27 September 2008

Union with God, The Goal of All Our Actions

"Seek ye first the kingdom and the rest shall be added unto you." Matt. 6:33

As we are bombarded daily with pessimistic news stories on the economy, society, the election, war, etc. it is easy to succumb to despair unless we are grounded in our faith. While it is important to be informed it should not overwhelm us nor cause us to neglect our primary duties. We can remain in the world but not of the world if we remember first a life of prayer and detachment.

Fr. Gerald Vann O.P. wrote in his book "Heart of Compassion" that it is possible to become saints in the middle of a busy world but to accomplish this "we must commit ourselves to daily prayer." We should try and set aside a half hour a day, but as a bare minimum 15 minutes, in silence and solitude for the purpose of prayer. "You can find God in the midst of a busy life, but not if you never for moment withdraw your mind from its business and wait upon Him."

Those who are filled with zeal for activity for the world, but are tempted to dismiss the need for daily prayer as a luxury in such times of crisis as these, may learn a lesson from the story of Elijah. He brought down fire from Heaven upon his offering and slew the idolaters of Baal, and he was jubilant, thinking he had served God well. But then he saw his triumph turn to ashes and was forced to flee for his life. And in his humiliation and self-contempt, he threw himself down under a juniper tree and begged God that he might die, because he was no better than his fathers. And God vouchsafed him a vision, and showed him why his success had turned to failure.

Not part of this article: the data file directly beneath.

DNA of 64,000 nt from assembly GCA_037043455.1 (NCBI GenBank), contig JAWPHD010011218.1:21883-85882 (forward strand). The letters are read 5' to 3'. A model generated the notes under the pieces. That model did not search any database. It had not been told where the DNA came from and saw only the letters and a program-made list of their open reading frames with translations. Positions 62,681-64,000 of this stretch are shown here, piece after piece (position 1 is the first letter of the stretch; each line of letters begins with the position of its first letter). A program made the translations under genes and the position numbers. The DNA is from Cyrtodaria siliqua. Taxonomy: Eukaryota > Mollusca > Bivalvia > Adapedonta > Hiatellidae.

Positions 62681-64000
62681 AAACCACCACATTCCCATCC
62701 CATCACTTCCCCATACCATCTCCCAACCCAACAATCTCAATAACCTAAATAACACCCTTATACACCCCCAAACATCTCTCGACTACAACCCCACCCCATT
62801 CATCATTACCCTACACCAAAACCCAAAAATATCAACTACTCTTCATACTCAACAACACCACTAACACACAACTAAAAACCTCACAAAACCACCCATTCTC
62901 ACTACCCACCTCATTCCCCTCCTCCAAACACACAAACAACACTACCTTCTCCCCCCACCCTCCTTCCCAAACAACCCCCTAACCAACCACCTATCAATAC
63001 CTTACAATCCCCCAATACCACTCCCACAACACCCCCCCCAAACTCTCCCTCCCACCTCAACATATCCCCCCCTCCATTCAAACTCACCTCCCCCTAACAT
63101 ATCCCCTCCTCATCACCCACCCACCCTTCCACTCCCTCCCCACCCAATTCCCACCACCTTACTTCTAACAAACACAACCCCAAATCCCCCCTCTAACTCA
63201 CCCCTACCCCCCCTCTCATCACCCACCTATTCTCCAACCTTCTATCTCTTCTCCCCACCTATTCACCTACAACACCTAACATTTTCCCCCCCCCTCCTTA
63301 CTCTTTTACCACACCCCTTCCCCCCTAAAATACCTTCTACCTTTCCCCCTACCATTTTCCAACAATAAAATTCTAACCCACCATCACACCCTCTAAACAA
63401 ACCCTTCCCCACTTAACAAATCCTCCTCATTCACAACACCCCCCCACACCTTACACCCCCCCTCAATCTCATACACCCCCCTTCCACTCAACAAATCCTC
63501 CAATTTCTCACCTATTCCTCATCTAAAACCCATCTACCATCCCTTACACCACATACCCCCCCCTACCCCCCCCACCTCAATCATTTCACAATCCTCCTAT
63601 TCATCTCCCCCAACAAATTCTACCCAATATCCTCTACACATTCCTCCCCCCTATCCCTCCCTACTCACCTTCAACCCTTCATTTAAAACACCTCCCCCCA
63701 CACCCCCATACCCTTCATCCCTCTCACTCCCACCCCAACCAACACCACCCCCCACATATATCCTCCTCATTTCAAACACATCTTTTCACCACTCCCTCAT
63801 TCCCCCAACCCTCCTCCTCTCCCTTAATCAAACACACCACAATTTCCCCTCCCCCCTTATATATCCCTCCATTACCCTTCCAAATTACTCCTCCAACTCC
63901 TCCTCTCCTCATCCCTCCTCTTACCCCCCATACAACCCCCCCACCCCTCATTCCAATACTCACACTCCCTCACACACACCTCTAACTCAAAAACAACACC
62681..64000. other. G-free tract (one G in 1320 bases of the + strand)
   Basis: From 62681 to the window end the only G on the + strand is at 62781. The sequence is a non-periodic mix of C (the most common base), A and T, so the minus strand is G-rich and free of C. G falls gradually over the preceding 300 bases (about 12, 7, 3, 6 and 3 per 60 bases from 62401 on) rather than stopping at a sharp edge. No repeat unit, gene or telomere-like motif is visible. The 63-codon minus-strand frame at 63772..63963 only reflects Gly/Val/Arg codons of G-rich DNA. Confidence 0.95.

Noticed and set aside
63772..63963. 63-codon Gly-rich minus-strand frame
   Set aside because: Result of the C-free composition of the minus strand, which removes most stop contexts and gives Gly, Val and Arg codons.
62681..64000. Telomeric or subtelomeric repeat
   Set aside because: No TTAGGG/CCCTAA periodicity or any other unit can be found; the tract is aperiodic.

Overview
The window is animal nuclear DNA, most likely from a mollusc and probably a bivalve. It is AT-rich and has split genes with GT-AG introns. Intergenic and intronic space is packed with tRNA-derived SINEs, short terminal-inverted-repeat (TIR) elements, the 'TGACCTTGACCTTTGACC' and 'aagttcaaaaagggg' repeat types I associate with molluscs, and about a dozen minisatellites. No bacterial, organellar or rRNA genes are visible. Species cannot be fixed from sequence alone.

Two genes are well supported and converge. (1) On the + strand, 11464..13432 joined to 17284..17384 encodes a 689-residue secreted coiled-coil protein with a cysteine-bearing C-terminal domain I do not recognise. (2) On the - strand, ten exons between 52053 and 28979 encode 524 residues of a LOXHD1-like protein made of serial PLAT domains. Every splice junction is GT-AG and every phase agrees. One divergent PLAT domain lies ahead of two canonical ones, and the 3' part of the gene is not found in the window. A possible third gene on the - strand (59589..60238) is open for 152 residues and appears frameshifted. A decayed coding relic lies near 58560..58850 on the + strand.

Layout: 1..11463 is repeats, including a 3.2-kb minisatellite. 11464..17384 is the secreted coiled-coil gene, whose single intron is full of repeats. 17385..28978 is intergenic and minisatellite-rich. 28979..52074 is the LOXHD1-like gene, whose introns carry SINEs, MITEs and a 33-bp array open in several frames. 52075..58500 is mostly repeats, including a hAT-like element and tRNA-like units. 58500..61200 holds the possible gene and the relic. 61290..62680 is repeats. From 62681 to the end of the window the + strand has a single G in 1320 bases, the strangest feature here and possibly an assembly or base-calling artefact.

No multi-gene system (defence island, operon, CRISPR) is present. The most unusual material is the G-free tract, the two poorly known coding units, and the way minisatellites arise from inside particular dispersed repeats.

First there came a great wind, which overthrew the mountains and broke the rocks in pieces, but the Lord was not in the wind; and then there came an earthquake, but the Lord was not in the earthquake; and then there came a fire, but still the Lord was not there. But after all these symbols of wrath and might and terror, there came the whisper of a gentle wind, or, in another version, the sound of a still small voice; and when the prophet heard it, he covered his head with his mantle for he knew that this was the Lord. 3 Kings 18:36-40

The vision was to teach Elijah, first, that you cannot fight for a merciful, gentle God without the weapons of a merciful , gentle God; but perhaps we may see in it a further symbolism. For this zeal without wisdom, this determination to fight for God without understanding the nature of God, is the very thing we shall do unless we set out to seek Him before we attempt to serve Him. And if we seek Him, we must seek, not in sound and fury, but in the deep silence in which alone His voice can be heard.

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